is used to create an initial pressure distribution of two small filled balls with different diameters.

% create initial pressure distribution using makeBall ball_magnitude = 10; % [Pa] ball_x_pos = 38; % [grid points] ball_y_pos = 32; % [grid points] ball_z_pos = 32; % [grid points] ball_radius = 5; % [grid points] ball_1 = ball_magnitude * makeBall(Nx, Ny, Nz, ball_x_pos, ball_y_pos, ball_z_pos, ball_radius); ball_magnitude = 10; % [Pa] ball_x_pos = 20; % [grid points] ball_y_pos = 20; % [grid points] ball_z_pos = 20; % [grid points] ball_radius = 3; % [grid points] ball_2 = ball_magnitude * makeBall(Nx, Ny, Nz, ball_x_pos, ball_y_pos, ball_z_pos, ball_radius); source.p0 = ball_1 + ball_2;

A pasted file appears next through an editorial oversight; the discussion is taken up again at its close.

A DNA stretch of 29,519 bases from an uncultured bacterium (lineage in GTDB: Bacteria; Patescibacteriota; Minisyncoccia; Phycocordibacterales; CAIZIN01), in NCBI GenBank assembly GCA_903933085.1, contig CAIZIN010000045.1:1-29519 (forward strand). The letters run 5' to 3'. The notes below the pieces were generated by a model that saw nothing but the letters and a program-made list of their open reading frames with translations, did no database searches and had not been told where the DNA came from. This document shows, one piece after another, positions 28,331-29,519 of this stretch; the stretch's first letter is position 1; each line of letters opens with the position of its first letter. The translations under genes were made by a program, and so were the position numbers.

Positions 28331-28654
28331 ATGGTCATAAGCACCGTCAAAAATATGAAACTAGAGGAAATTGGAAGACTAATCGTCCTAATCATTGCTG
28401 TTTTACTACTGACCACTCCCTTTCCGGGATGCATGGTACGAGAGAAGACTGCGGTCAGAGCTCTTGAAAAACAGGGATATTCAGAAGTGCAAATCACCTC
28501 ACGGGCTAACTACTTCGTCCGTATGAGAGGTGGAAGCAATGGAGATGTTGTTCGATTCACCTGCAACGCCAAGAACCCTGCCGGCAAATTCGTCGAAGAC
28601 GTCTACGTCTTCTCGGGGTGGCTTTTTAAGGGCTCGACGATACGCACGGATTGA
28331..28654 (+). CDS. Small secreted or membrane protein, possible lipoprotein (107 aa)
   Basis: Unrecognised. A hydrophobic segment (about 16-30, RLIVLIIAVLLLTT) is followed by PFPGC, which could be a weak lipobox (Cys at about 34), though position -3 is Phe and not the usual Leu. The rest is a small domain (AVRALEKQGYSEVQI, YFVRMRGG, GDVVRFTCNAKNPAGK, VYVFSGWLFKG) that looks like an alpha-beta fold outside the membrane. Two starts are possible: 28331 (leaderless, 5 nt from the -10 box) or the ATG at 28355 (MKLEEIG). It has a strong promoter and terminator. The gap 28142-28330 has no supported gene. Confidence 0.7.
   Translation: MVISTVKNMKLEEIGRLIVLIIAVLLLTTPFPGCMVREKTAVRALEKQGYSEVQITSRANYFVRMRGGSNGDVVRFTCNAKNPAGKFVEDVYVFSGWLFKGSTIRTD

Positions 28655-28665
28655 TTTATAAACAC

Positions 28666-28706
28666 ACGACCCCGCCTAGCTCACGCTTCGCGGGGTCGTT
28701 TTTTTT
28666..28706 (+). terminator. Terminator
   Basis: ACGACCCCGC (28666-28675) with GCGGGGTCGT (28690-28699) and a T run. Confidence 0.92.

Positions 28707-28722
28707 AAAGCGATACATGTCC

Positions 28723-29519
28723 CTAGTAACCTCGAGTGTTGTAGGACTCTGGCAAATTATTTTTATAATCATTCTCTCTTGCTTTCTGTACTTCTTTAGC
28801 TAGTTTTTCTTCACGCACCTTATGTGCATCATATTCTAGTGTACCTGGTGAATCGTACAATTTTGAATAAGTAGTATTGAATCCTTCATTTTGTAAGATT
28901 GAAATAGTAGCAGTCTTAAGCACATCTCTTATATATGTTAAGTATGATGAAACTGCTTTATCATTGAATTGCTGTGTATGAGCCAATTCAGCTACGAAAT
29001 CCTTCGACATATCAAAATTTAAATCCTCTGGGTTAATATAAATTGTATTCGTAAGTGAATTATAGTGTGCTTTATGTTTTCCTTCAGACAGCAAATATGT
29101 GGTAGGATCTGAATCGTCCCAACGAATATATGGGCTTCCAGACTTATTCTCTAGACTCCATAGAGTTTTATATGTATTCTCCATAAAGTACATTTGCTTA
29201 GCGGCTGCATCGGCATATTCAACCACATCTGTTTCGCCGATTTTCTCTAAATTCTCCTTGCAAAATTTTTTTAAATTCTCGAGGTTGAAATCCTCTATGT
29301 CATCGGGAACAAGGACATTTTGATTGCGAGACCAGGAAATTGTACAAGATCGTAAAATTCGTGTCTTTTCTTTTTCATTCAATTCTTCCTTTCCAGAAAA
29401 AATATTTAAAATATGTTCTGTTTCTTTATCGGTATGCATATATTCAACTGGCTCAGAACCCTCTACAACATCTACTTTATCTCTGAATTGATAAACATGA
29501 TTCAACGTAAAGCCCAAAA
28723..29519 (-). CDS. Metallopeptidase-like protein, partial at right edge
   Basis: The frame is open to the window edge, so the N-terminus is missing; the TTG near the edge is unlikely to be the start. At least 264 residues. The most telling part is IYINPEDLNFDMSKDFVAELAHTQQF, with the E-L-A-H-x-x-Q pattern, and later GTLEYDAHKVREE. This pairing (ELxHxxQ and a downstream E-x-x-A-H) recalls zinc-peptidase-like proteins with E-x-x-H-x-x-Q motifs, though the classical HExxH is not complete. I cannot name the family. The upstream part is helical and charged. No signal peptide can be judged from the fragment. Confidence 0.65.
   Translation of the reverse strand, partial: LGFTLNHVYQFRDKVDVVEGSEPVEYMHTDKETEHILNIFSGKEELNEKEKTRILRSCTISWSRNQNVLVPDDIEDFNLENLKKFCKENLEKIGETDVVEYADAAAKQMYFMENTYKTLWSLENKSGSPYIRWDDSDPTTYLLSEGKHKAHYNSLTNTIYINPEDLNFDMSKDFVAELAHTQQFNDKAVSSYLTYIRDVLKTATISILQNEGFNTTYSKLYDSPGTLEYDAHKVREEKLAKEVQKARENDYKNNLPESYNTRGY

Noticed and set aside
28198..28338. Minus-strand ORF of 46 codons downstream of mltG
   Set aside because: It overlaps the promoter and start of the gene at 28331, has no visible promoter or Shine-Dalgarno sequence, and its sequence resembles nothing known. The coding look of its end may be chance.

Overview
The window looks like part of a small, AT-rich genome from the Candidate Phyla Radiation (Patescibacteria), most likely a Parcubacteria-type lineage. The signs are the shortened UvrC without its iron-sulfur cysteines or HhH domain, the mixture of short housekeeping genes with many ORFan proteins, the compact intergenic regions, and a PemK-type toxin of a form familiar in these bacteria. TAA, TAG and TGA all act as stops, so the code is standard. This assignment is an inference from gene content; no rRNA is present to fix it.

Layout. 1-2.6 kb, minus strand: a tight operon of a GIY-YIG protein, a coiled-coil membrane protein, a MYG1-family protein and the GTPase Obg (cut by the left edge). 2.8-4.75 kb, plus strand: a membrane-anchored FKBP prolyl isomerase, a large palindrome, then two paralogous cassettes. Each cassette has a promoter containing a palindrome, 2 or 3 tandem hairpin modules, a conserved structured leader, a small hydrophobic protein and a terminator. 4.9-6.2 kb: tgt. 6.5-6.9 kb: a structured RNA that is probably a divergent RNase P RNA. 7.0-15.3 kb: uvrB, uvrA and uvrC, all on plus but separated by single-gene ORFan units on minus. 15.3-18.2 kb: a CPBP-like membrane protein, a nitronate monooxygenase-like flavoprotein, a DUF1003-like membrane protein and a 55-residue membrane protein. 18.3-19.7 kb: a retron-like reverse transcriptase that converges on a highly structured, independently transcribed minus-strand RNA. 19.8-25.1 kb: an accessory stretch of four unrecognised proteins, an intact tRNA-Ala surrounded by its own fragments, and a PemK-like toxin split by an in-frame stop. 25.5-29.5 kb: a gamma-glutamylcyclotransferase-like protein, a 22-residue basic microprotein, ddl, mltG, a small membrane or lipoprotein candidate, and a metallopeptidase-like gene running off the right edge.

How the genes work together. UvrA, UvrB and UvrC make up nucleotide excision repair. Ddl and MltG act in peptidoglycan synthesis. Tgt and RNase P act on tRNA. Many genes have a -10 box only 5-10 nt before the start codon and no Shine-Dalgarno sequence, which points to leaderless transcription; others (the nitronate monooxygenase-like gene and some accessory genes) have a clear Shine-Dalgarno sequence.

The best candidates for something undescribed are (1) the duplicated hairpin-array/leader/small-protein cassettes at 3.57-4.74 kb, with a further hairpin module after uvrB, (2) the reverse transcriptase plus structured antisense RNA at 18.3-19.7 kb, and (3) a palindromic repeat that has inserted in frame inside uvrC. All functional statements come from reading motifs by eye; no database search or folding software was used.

## Defining the sensor mask

Again the sensor mask can be given as a list of Cartesian coordinates, a binary mask, or the grid coordinates of two opposing corners of a cuboid. Several functions for creating three-dimensional shapes are included in the k-Wave toolbox. For example, `makeSphere`

which returns a binary map of single pixel spherical shell created using the midpoint circle algorithm, and `makeCartSphere`

which returns the Cartesian location of an evenly distributed array of an arbitrary number of points on the surface of a sphere. In this example, a linear sensor array is explicitly created.

% define a series of Cartesian points to collect the data x = (-22:2:22) * dx; % [m] y = 22 * dy * ones(size(x)); % [m] z = (-22:2:22) * dz; % [m] sensor.mask = [x; y; z];

A visualisation of the initial pressure distribution and the sensor mask using `cart2grid`

and `voxelPlot`

is given below.

## Running the simulation

The computation is invoked by calling `kspaceFirstOrder3D`

with the inputs defined above. By default, a visualisation of the wave-field in the horizontal, median, and frontal planes are displayed, along with a status bar.